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By Melissa Mullins | November 21, 2015 | 6:56 PM EST

Apparently the NBC News political team ’s Chuck Todd, Mark Murray, and Carrie Dann thought it would be a good idea to compare the fear and “political freak out” of the Ebola crisis in 2014 to the Paris terror attacks of 2015.

How could such a comparison be made?  Easy.  Todd and his crew are practically mocking the fear, concerns and suspicions Americans have of Syrian refugees entering the country to the same fear and “panic” displayed during the Ebola scare.  Of course, a deadly disease is one thing, allowing ISIS terrorists posing as refugees is a totally different level of fear.

By Jack Coleman | November 21, 2015 | 6:39 PM EST

An appearance last night on Alan Colmes' radio show went from bad to barely better for a spokesman with the Council on American-Islamic Relations.

Hassan Shibly, executive director of the Florida CAIR branch at Tampa, made an earnest attempt to separate Islamic fanatics responsible for last week's carnage in Paris from genuine Muslims, despite a revealing gaffe right out of the gate.

By Brad Wilmouth | November 21, 2015 | 2:57 PM EST

On Friday's Real Time with Bill Maher, host Maher closed the last show of the season mocking Dr. Ben Carson and other "Jesus freaks" as he used a quote from Dr. Carson about "God's fingers" pushing him to the presidency, with the HBO host charging that God has been to blame for "every war in human history," including the Paris terrorist attacks.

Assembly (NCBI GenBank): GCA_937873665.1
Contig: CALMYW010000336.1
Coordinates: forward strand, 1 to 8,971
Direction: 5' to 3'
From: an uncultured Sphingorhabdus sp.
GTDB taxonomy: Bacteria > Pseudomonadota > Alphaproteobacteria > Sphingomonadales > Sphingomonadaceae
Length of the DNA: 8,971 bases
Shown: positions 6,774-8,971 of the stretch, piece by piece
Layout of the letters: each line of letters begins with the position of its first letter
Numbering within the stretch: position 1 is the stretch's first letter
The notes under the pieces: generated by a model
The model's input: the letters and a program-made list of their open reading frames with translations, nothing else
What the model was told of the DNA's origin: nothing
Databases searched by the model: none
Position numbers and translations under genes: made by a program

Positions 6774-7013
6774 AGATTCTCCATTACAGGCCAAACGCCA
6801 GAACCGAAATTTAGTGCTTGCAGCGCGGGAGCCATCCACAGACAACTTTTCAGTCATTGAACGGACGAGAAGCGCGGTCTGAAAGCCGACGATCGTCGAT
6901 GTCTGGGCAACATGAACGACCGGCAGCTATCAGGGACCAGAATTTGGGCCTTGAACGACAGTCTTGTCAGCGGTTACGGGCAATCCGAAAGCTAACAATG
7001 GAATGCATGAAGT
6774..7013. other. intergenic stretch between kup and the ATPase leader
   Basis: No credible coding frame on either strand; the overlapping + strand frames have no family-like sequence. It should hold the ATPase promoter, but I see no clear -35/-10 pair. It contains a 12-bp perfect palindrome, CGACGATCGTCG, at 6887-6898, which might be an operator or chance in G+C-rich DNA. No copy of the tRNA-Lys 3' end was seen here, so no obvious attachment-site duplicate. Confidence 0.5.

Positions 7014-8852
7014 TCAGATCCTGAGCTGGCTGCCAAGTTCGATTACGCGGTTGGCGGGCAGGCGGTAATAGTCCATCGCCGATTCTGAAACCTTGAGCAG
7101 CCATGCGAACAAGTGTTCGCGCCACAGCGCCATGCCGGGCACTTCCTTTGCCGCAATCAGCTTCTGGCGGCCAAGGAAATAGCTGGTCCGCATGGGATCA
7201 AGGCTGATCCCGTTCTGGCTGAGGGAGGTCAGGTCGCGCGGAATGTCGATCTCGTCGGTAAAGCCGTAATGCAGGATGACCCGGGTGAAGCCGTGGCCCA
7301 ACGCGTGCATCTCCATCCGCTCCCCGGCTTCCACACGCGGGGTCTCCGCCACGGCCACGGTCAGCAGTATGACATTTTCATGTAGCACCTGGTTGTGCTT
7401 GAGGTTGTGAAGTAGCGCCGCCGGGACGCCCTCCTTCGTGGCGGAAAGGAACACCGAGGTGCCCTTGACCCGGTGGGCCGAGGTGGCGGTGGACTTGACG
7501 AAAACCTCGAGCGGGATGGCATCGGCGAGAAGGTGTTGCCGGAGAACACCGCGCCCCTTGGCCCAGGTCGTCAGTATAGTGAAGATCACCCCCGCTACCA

Before giving his anti-religion commentary, Maher raised the issue of religion at the end of the show's regular "New Rules" segment as he took aim at Dr. Carson, calling him "Dr. Giggles," and a "dingdong." Maher:

By Curtis Houck | November 21, 2015 | 2:07 PM EST

In what has to be one of the more unusual pieces by the liberal media sounding the alarm on global warming, a piece in Thursday’s New York Times complained about the inability of wealthy (liberal) New Yorkers to wear their lucrative fall clothing due to stretches of warm temperatures in the Empire State.

By P.J. Gladnick | November 21, 2015 | 12:22 PM EST

Eeeek! Donald Trump wants databases! Oh, the horror!